Current business situation
The Department of Foreign Affairs and Trade (DFAT) provides advice for business travellers and tourists going to Turkey. This is regularly updated and should be checked before planning travel.
Australian companies looking to conduct business in Turkey need to take local cultural dynamics into consideration.
When meeting for the first time, Turks will address you by using the Western ‘Mr’ (‘Bey’ in Turkish) followed by your surname and ‘Ms’ (‘Bayan’) followed by your surname. Also acceptable is the traditional use of the first name followed by ‘Bey’ for men and ‘Hanim’ for women.
As a rule, there are several people present at any one meeting and proceedings begin slowly with the exchange of pleasantries and the drinking of Turkish tea or coffee. It is best not to refuse the tea or coffee, regardless of how many cups you've already had. A personal relationship is an important basis for a successful business affiliation and it is important to allow time for friendly
conversation before the business agenda.
Entertaining in the evenings can greatly assist the development of a close relationship and if you have met business acquaintances on previous trips, it is polite to ask after their families.
Pricing and finance are tackled slowly and never at the beginning of negotiations. Turks are good negotiators and bargaining will be conducted strenuously and often subtly.
There may be multiple incoming and (to a lesser extent) outgoing phone calls made during meetings, Turks make great use of the phone and mobiles are ever-present.
The shaking of hands, both male and female is normal in Turkey. Good friends, again both male and female, kiss each other on both cheeks when meeting, this is not uncommon in the business world, but not expected of foreigners.
In the major cities there is a certain amount of liberalism in dress and custom for women. Business suits for females and males are the norm. Generally, Turks dress more formally than Australians, though in rural and regional areas women should maintain a conservative mode of dress.
Setting up in Turkey
It is advisable to have a local representative to enter the Turkish market, a partner can provide local experience and knowledge as well as contacts in government and private sectors. Austrade’s team in Istanbul can assist in finding the right business partner for Australian businesses.
Turkey's regulatory environment is extremely business friendly and a business can be established irrespective of nationality or place of residence, in a single day by applying to the relevant trade registry office with the required documents. The company is established once the founders declare their intent to set up a joint stock company in the articles of association, which have been issued in accordance with the law and where they, with their notarised signatures, unconditionally acknowledge and undertake to pay the whole capital. The company receives its “legal entity” status upon registration with the trade registry. (Source: Invest Turkey)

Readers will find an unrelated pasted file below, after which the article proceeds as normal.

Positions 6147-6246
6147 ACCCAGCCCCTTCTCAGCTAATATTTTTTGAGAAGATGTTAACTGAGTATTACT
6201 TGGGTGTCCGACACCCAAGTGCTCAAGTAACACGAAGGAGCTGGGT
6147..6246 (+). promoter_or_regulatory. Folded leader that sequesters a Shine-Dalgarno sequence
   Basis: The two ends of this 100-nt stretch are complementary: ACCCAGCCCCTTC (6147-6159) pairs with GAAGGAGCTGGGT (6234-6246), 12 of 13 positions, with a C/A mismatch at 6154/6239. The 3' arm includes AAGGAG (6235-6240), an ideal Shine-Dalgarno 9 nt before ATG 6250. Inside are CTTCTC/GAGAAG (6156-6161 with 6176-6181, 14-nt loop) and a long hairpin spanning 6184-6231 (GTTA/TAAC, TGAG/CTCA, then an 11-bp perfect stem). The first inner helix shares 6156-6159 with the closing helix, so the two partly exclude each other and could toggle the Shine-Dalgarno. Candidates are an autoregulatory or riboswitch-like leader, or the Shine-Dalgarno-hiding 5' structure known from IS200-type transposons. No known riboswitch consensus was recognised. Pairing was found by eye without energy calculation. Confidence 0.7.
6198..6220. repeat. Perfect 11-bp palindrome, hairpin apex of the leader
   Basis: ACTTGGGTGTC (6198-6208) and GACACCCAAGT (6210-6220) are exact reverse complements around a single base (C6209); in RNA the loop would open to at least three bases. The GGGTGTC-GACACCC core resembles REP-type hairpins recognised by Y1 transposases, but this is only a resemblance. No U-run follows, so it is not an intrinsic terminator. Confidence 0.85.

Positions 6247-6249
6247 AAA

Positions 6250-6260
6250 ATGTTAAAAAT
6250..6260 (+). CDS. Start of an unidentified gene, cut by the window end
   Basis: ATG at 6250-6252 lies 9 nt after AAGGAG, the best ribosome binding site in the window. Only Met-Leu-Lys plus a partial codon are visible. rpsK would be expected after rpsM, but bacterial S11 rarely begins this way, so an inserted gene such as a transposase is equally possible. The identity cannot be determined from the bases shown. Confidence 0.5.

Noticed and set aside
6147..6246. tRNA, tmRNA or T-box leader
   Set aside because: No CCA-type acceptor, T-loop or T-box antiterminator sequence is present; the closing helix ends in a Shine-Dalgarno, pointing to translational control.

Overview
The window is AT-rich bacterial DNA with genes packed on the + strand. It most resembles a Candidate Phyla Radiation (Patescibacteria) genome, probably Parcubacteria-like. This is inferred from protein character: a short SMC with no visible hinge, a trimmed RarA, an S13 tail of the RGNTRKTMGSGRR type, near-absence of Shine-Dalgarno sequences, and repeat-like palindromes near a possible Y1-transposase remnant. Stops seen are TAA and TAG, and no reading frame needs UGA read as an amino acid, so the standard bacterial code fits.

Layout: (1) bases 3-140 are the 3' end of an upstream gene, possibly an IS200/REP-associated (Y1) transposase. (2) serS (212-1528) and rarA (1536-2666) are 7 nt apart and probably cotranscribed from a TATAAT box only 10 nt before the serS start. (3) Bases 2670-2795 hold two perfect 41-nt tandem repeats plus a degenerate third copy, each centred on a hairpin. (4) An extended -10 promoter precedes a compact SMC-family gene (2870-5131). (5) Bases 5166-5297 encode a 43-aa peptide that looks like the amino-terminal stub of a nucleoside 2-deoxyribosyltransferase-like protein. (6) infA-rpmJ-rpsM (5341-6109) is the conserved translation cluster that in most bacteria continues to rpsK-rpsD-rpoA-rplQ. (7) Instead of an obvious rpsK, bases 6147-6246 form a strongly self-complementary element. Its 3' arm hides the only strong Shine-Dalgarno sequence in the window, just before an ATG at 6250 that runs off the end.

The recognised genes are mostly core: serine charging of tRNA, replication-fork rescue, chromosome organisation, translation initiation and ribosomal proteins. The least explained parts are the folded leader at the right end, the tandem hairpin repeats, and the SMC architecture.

Banking and Finance
The credit market encompasses banks, factoring firms, leasing and insurance companies. There are three types of banks in Turkey:
The Turkish banking system sets a good global example in terms of operation, providing financing for all types of projects or supporting them. The key players are:
- Public Banks (Ziraat Bankasi, Halk Bankasi and Vakifbank)
- Private Banks (Isbankasi, Garanti Bankasi, Yapi Kredi Bankasi and Akbank)
- International Banks (HSBC, Citibank, Deutsche Bank, ING Bank, Finansbank and Denizbank)
- Participation Banks (Albaraka Turk, and Kuveyt Turk)
Online and telephone banking, debit/credit cards, bonds and checks are widely used. Services in English are available for online and telephone banking.
Links and resources
Government, business and trade
Foreign Economic Relations Board (DEIK)
Doing Business and Invest in Turkey
Turkish Industry and Business Association
News and media
Hurriyet Daily News
Please note: This list of websites and resources is not definitive. Inclusion in this list does not imply endorsement by Austrade. The information provided is a guide only. The content is for information and carries no warranty; as such, the addressee must exercise their own discretion in its use. Australia’s anti-bribery laws apply overseas and Austrade will not provide business related services to any party who breaches the law and will report credible evidence of any breach. For further information, please see foreign bribery information and awareness pack.